This wasn’t just in original script as the scene was actually shot and edited, but was removed from the final cut due to pacing. The reason it was relatively well known publicly at the time was because the scene was written into the official novelisation by Alan Dean Moore. (Said scene would also be added into Alien: Director’s Cut (2003))
Alien fan and Editor DestronTC was good enough to put a colour and sound corrected version of the scene on Youtube, which you can watch below.
So it’s not unreasonable to assume that David somehow used that Eggmorphing method in creating the few Eggs we see in Covenant. Since the above scene makes it clear that Eggmorphing can be done with dead bodies, maybe David used a few dead Engineers to proceed in his task?
So it would seem, at least on the surface, that Scott is leaning towards the original iteration of the Alien life-cycle.
But, to go back to Aliens, when James Cameron decided to address the origins of the Alien Egg, he chose to go in a completely different (and arguably better) direction by creating the Alien Queen.
This decision wasn’t without its critics as there were some who felt that Cameron had essentially s**t on what Scott had originally intended. Amazingly, Cameron took the time to write a 2000 word response to the main criticisms of Aliens, and which was published in science-fiction magazine Starlog. (Man, the 80s were a different time!)
[The writer’s] contention is that [The Alien Queen] destroys the original intention of the missing scene in ALIEN. This is perfectly correct, but I find it somewhat irrelevant since as an audience member and as a filmmaker creating a sequel, I can really only be responsible to those elements which actually appeared in the first film and not to its “intentions.” ALIEN screenwriter Dan O’Bannon’s proposed life cycle, as completed in the unseen scene, would have been too restricting for me as a storyteller and I would assume that few fans of ALIENS would be willing to trade the final cat-fight between the moms for a point of technical accuracy that only a microscopic percentage of ALIEN fans might be aware of.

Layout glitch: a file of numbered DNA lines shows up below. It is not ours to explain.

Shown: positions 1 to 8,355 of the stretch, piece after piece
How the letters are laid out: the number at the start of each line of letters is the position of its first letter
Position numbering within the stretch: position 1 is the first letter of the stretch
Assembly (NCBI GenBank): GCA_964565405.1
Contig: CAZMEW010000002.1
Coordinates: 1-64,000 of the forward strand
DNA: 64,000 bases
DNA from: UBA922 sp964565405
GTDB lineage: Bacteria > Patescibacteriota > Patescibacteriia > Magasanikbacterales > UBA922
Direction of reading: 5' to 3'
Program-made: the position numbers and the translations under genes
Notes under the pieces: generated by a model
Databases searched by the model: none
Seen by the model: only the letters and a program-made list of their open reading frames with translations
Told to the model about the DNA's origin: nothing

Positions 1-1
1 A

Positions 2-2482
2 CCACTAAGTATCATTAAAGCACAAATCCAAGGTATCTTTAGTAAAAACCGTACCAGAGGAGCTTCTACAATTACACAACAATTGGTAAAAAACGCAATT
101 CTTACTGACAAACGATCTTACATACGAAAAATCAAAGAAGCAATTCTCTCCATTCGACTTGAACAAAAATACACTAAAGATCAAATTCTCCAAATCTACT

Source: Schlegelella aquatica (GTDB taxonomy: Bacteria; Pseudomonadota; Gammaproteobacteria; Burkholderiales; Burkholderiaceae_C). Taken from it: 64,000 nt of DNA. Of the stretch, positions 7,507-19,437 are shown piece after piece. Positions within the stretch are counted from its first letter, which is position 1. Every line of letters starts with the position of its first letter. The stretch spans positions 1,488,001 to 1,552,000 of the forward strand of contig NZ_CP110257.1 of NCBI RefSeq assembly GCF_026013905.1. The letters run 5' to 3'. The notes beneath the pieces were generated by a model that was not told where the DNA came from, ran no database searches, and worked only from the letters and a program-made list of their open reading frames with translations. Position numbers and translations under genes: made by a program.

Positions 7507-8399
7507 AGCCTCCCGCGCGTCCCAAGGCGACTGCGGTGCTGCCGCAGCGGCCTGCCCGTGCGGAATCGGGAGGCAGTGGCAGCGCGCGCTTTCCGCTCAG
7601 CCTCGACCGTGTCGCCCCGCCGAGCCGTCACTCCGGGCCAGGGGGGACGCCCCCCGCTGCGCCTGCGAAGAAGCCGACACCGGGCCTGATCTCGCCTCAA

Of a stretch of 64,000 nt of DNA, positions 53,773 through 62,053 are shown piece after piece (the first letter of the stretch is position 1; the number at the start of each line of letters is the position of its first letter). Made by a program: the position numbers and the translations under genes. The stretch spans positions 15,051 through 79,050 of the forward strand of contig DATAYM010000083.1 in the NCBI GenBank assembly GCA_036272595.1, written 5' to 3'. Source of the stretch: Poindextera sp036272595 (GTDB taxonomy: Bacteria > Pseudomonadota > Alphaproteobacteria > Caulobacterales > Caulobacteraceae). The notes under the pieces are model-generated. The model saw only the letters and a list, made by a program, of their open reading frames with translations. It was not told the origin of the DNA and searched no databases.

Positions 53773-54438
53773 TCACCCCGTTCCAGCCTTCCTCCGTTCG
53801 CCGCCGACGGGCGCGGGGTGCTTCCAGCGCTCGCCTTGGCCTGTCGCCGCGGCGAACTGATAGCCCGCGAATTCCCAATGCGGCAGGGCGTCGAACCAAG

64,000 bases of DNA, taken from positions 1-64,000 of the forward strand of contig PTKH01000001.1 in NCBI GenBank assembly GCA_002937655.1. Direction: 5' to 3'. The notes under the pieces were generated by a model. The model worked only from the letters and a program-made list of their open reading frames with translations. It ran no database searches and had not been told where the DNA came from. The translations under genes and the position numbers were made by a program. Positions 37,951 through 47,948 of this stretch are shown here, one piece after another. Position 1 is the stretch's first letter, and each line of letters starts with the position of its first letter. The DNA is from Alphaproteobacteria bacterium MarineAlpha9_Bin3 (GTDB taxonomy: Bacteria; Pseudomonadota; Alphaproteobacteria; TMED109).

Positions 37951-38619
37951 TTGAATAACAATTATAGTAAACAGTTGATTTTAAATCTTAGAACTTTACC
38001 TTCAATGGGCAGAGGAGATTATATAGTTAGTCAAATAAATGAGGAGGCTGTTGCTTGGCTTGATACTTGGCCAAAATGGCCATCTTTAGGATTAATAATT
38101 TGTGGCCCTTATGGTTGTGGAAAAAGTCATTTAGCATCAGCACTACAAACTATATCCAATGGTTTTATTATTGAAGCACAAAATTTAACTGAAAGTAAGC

So I suppose the question is: Does the Alien Queen still exist in Ridley Scott’s Alien universe? If not, does that pretty much wipe out the events of Aliens and Alien 3?
(What’s that?… No, I’ve never heard of a film called Alien Resurrection…. Nope… Never heard of it.)
To be fair, the obvious way to keep Aliens and Alien 3 canon is to have David eventually create the Alien Queen as the culmination of his search for the “Perfect Specimen.” Would Ridley Scott be willing to do this? Because so far, as demonstrated by Prometheus, he seems okay with throwing out the ideas established in most of the Alien sequels.
But is it acceptable to do that to Aliens, one of the greatest sequels of all time? Would he be doing to Cameron’s film what some people in the 80s thought Cameron was doing to Scott’s original?
Or maybe we’re being too precious? After all, the nature of art is to evolve in order to meet the changing expectations of the world around us. In the same way that Bryan Singer had no qualms about overriding X-men 1 and 2 with Days of Future Past; maybe future Alien films should do more to carve out a new existence?
Either way, we’ll probarly find out somewhere in 2019 with Ridley Scott’s followup: Alien: Awakening.